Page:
- Using design protection in the fashion and textile industry. Ulla Lane-Rowley
This book explores the use of intellectual property law to combat the problems of piracy and copying in the fashion industry, a serious threat that can put small companies out of business. It provides a clear overview of legislation and helps industry professionals protect innovative designs from plagiarism in the textile and clothing industry.
- The Back of the Napkin: Solving Problems and Selling Ideas with Pictures. Dan Roam
This original book provides a whole new way of looking at business problems and ideas. Dan Roam demonstrates how thinking with pictures can help you discover and develop new ideas, solve problems in unexpected ways, and dramatically improve your ability to share your insights with others. Used properly, a simple drawing on a humble napkin is more powerful than Excel or PowerPoint. It can help us crystallise ideas, think outside of the box, and communicate in a way that other people simply get . Drawing on 20 years of visual problem solving combined with recent discoveries in vision science, Roam shows us how to clarify a problem or sell an idea by visually breaking it down using a simple set of visualisation tools. His strategies take advantage of everyone s innate ability to look, see, imagine and show.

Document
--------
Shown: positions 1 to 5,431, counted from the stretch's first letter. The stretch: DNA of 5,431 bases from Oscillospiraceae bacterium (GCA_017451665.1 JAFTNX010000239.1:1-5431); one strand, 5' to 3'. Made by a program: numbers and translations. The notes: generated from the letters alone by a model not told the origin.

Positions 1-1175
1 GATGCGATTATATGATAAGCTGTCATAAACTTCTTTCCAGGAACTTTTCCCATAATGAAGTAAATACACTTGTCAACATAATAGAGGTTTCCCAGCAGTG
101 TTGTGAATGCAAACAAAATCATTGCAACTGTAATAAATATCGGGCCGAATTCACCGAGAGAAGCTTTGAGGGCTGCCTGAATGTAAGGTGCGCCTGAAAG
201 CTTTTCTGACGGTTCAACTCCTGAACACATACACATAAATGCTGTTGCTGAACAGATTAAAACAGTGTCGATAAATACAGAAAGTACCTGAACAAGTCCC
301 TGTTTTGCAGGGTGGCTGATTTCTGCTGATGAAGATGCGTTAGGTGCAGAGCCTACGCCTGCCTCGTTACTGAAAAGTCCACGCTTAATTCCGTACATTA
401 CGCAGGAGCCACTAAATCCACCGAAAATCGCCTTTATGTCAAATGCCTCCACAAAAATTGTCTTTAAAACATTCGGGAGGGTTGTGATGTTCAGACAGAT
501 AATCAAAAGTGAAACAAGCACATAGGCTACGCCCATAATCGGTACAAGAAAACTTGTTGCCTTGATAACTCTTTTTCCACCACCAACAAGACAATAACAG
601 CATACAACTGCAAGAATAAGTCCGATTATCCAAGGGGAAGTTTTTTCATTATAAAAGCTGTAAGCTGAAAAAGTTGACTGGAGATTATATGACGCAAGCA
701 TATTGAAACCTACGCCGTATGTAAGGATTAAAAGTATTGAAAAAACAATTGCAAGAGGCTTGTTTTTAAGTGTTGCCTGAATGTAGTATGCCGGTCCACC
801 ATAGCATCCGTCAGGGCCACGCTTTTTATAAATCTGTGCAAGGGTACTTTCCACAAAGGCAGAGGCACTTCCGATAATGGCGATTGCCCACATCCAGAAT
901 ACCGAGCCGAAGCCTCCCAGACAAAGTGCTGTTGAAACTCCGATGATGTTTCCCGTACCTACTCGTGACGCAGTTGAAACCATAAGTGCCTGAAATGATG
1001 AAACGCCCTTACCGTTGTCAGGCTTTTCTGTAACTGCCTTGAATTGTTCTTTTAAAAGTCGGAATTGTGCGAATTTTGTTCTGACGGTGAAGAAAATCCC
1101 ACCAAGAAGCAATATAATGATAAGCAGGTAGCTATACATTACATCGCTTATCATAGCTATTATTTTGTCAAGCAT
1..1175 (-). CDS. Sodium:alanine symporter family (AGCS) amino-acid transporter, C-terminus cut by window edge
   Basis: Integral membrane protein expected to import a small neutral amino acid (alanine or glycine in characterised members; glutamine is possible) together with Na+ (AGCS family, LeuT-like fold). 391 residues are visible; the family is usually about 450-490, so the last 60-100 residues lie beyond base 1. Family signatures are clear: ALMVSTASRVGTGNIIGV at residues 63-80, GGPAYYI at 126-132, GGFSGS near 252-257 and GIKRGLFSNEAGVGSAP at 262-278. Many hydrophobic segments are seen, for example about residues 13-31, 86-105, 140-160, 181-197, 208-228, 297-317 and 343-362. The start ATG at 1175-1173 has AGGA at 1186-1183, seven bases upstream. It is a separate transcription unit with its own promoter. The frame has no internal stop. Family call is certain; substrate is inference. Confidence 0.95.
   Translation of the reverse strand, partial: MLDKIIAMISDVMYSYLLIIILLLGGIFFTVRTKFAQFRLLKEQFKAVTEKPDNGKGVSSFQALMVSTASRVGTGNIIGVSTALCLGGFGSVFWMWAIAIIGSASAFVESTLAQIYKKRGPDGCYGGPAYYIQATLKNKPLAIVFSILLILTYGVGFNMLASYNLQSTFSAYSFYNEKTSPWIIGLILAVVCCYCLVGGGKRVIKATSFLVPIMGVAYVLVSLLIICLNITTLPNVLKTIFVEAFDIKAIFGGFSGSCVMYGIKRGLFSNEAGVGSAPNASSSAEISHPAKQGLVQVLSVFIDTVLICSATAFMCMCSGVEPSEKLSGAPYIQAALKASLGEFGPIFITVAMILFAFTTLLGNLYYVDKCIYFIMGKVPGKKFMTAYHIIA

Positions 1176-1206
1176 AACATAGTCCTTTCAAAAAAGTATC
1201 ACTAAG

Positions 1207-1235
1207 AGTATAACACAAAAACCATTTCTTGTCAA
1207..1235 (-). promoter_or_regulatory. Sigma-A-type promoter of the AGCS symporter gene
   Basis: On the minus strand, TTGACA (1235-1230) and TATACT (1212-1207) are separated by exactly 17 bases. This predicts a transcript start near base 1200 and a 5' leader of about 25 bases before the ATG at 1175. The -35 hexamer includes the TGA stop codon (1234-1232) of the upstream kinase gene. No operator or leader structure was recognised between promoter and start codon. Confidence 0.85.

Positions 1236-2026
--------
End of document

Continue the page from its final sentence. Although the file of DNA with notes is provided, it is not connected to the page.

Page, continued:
- What the Dog Saw: and other adventures. Malcolm Gladwell